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Breaking the size and speed limit of modulators: The workhorses of the internet

Electro-optical modulators are the workhorses of the internet. They convert electrical data from computers and smartphones to optical data streams for fiber optic networks, enabling modern data communications like video streaming. The new invention is timely since demand for data services is growing rapidly and moving towards next generation communication networks. Taking advantage of their compact footprint, electro-optic converters can be utilized as transducers in optical computing hardware such as optical artificial neural networks that mimic the human brain and a plethora of other applications for modern-day life.


Electro-optical modulators in use today are typically between 1 millimeter and 1 centimeter in size. Reducing their size allows increased packaging density, which is vital on a chip. While silicon often serves as the passive structure on which photonic integrated circuits are built, the light matter interaction of silicon materials induces a rather weak optical index change, requiring a larger device footprint. While resonators could be used to boost this weak electro-optical effect, they narrow devices' optical operating range and incur high energy consumption from required heating elements.


Researchers developed and demonstrated for the first time a silicon-based electro-optical modulator that is smaller, as fast as and more efficient than state-of-the-art technologies. By adding indium tin oxide (ITO) -- a transparent conductive oxide found in touchscreen displays and solar cells -- to a silicon photonic chip platform, the researchers were able to create a compact device 1 micrometer in size and able to yield gigahertz-fast, or 1 billion times per second, signal modulation.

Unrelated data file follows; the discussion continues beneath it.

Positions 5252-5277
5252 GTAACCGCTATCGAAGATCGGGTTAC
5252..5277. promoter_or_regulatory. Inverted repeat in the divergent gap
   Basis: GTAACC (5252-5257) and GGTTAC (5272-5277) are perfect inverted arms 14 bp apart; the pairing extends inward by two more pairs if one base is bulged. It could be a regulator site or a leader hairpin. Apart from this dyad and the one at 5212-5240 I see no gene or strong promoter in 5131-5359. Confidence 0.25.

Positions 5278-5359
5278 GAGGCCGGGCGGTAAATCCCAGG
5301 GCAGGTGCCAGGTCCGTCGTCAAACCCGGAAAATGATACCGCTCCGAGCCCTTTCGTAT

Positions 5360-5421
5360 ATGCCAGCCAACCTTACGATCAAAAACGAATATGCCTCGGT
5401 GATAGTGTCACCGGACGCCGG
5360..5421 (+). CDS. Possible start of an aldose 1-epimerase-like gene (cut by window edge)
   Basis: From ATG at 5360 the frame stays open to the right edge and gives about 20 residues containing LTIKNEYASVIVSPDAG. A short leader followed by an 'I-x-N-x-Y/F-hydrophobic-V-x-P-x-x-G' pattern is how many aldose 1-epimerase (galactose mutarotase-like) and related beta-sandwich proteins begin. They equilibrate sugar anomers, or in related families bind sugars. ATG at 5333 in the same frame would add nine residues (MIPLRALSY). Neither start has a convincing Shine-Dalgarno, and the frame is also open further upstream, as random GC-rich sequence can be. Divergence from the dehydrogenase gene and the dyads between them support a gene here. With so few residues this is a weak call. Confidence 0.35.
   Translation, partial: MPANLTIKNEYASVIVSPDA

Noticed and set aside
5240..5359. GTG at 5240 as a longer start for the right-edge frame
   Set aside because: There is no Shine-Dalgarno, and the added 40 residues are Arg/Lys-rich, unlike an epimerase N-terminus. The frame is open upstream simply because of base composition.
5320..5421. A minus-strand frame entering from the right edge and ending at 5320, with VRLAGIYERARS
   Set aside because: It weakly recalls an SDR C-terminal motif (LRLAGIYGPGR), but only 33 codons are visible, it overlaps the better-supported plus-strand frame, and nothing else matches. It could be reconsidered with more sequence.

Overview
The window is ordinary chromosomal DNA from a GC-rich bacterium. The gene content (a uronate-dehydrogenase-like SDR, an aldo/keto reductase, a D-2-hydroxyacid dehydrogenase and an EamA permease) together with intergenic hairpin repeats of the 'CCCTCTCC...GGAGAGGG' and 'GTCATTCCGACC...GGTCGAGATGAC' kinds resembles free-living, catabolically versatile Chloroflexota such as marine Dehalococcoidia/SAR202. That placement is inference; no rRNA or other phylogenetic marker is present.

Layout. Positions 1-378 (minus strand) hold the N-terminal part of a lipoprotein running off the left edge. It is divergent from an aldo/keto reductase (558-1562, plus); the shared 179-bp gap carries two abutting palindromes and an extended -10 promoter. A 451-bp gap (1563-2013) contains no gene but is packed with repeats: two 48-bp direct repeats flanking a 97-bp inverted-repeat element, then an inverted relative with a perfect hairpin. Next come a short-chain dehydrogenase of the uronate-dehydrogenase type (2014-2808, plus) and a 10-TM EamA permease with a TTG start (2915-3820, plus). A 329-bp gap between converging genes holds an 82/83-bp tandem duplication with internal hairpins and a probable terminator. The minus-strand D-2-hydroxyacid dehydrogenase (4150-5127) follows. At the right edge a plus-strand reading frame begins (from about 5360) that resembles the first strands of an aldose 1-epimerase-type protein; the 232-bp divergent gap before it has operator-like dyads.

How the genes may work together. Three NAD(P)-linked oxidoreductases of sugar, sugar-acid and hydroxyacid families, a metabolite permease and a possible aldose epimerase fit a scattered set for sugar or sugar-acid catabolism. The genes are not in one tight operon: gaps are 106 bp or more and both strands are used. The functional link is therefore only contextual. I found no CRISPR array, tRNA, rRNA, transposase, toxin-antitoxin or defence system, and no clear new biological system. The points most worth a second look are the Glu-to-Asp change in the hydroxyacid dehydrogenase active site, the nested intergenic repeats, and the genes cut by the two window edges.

As an oxide semiconductor with a wide band gap, indium tin oxide (ITO) is transparent and electrically conductive due to its high electrical conductivity and good transmittance in the visible wavelength region. It has wide applications in the transparent electrodes such as various optoelectronic devices, antistatic conductive coatings, solar cells, electrochromic devices. Recently, ITO film has been used as high-temperature strain sensors, thermocouples, and thermoelectric devices due to their excellent chemical stability, phase stability, and resistivity to oxidation at elevated temperatures.


Ping C. conducted the world’s first ion beam sputtering to prepare ITO film. The film was annealed at different temperatures in a flow of nitrogen or air, respectively. The effect of annealing process on the microstructure, optical and electrical performances of the ITO film was studied. The results showed that the crystallinity and optical properties of the ITO film were improved with increasing annealing temperature. The transmittance of the ITO film in visible regions increased up to 96% after it was annealed at 500  in nitrogen or air.


It was found that the resistivity of ITO film depended on both the annealing temperature and the annealing atmosphere, which showed a close relationship to the atomic percentages sum of oxygen vacancy andSn4+, which was quantified by XPS result.


Read the full paper at the journal of Composite Materials Research: